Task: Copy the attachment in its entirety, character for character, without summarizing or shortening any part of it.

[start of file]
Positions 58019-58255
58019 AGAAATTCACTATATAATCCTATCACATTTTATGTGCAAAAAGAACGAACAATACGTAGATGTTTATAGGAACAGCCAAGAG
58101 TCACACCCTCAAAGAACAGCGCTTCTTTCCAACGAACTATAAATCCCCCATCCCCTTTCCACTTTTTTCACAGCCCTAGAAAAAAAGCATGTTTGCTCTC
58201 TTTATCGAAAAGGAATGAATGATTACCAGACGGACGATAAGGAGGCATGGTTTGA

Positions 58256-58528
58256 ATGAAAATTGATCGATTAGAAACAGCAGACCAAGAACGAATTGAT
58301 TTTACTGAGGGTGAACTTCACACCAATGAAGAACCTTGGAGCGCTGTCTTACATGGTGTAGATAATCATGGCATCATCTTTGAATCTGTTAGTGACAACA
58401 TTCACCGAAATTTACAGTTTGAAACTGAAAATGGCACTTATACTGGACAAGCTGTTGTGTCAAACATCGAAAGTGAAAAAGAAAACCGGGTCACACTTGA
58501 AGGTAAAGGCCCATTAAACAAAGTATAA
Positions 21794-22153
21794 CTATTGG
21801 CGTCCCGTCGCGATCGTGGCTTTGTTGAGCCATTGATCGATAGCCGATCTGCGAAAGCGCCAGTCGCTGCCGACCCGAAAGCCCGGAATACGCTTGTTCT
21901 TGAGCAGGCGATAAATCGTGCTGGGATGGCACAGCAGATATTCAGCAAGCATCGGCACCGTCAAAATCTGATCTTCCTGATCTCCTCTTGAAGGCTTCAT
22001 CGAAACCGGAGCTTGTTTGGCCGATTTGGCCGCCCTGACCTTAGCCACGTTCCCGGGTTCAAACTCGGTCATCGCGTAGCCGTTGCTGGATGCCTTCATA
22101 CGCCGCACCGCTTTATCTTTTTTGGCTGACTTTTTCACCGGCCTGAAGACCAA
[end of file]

Positions 58019-58255
58019 AGAAATTCACTATATAATCCTATCACATTTTATGTGCAAAAAGAACGAACAATACGTAGATGTTTATAGGAACAGCCAAGAG
58101 TCACACCCTCAAAGAACAGCGCTTCTTTCCAACGAACTATAAATCCCCCATCCCCTTTCCACTTTTTTCACAGCCCTAGAAAAAAAGCATGTTTGCTCTC
58201 TTTATCGAAAAGGAATGAATGATTACCAGACGGACGATAAGGAGGCATGGTTTGA

Positions 58256-58528
58256 ATGAAAATTGATCGATTAGAAACAGCAGACCAAGAACGAATTGAT
58301 TTTACTGAGGGTGAACTTCACACCAATGAAGAACCTTGGAGCGCTGTCTTACATGGTGTAGATAATCATGGCATCATCTTTGAATCTGTTAGTGACAACA
58401 TTCACCGAAATTTACAGTTTGAAACTGAAAATGGCACTTATACTGGACAAGCTGTTGTGTCAAACATCGAAAGTGAAAAAGAAAACCGGGTCACACTTGA
58501 AGGTAAAGGCCCATTAAACAAAGTATAA
Positions 21794-22153
21794 CTATTGG
21801 CGTCCCGTCGCGATCGTGGCTTTGTTGAGCCATTGATCGATAGCCGATCTGCGAAAGCGCCAGTCGCTGCCGACCCGAAAGCCCGGAATACGCTTGTTCT
21901 TGAGCAGGCGATAAATCGTGCTGGGATGGCACAGCAGATATTCAGCAAGCATCGGCACCGTCAAAATCTGATCTTCCTGATCTCCTCTTGAAGGCTTCAT
22001 CGAAACCGGAGCTTGTTTGGCCGATTTGGCCGCCCTGACCTTAGCCACGTTCCCGGGTTCAAACTCGGTCATCGCGTAGCCGTTGCTGGATGCCTTCATA
22101 CGCCGCACCGCTTTATCTTTTTTGGCTGACTTTTTCACCGGCCTGAAGACCAA